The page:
Scotland: Confirmation of Bonamia in Loch Sunart native oysters Published: 28 July, 2006
THE Fish Health Inspectorate has issued a Notice under the Fish Health Regulations 1997 controlling the movement of molluscan shellfish from Loch Sunart, following confirmation of the presence of the shellfish parasite Bonamia ostreae in native oysters.
The Community Reference Laboratory has confirmed the diagnosis by scientists from Fisheries Research Services (FRS), Aberdeen that Bonamia was present in a sample of native oysters taken from Loch Sunart in late April of this year. The infection was found in the course of routine statutory monitoring.
The area controlled for movements selected is intended to ensure maximum protection against further spread of the disease. It is not expected that the controls will interfere with current commercial activity as shellfish from this area are generally fished for human consumption and this trade will be able to continue.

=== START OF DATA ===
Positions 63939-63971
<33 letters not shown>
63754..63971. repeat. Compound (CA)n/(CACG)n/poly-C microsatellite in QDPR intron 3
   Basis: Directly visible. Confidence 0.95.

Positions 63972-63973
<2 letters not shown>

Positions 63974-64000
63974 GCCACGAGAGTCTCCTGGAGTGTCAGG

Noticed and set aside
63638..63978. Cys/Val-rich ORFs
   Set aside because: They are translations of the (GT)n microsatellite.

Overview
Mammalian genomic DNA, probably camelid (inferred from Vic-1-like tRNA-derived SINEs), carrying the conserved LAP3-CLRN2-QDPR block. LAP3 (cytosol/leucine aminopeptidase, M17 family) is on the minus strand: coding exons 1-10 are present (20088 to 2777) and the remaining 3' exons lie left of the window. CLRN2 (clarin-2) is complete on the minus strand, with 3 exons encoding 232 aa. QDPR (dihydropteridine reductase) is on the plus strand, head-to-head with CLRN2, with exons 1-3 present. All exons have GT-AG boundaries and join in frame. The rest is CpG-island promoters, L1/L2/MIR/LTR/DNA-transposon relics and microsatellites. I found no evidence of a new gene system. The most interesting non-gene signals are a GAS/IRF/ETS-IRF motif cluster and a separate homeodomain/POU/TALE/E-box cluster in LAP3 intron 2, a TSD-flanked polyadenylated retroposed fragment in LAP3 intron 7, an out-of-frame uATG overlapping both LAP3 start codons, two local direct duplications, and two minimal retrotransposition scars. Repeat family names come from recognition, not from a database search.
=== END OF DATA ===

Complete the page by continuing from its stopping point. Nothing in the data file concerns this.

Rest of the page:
Bonamia has no implications for human health but it is a serious disease of native oysters. It is not proven to have any clinical effect on other species of shellfish. Since Bonamia is listed as a notifiable disease, it is imperative that any suspicion of its presence should be immediately reported to the Fish Health Inspectorate (FHI) at FRS, Aberdeen. Sudden unusually high mortality in native oyster stock might indicate the presence of the disease.
FRS will be investigating the extent and effect of the disease in the controlled area.
It is not known how or when the disease was introduced to Loch Sunart. If anyone has information that may help to answer these questions they can contact the Fish Health Inspectorate at FRS, Aberdeen on 01224 876544, in the strictest confidence.
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